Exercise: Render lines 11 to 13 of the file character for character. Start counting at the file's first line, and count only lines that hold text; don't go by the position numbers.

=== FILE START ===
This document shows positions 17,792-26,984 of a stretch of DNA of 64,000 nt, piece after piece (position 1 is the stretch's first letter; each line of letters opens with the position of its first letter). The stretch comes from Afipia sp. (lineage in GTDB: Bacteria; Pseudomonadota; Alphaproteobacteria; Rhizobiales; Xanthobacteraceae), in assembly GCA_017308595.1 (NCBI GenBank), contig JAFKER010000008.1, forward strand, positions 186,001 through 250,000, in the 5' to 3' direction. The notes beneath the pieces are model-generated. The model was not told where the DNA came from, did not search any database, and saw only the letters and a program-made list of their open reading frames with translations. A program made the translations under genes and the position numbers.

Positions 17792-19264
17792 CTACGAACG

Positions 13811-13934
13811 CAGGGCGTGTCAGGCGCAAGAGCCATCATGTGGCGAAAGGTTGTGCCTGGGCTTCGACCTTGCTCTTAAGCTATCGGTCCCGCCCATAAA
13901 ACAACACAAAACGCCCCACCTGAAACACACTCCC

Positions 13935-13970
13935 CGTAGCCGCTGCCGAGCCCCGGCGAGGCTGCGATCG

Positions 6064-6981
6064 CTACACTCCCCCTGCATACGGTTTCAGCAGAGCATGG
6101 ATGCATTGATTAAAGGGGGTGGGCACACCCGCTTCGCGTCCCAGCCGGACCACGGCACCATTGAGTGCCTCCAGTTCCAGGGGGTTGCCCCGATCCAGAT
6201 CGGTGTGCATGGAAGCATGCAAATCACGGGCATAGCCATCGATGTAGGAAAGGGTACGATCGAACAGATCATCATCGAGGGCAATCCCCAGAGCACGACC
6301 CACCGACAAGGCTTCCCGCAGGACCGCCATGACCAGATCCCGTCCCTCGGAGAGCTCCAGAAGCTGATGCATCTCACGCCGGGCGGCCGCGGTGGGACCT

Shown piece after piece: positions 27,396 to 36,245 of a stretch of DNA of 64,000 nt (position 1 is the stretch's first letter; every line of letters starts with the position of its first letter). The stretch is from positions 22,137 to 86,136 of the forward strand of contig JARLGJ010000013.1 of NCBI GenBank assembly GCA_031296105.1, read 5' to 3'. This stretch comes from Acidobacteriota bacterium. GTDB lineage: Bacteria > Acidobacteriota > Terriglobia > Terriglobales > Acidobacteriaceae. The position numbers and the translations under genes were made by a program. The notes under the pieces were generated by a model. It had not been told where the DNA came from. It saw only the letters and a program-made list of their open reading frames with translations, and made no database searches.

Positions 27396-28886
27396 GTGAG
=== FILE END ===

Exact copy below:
6101 ATGCATTGATTAAAGGGGGTGGGCACACCCGCTTCGCGTCCCAGCCGGACCACGGCACCATTGAGTGCCTCCAGTTCCAGGGGGTTGCCCCGATCCAGAT
6201 CGGTGTGCATGGAAGCATGCAAATCACGGGCATAGCCATCGATGTAGGAAAGGGTACGATCGAACAGATCATCATCGAGGGCAATCCCCAGAGCACGACC
6301 CACCGACAAGGCTTCCCGCAGGACCGCCATGACCAGATCCCGTCCCTCGGAGAGCTCCAGAAGCTGATGCATCTCACGCCGGGCGGCCGCGGTGGGACCT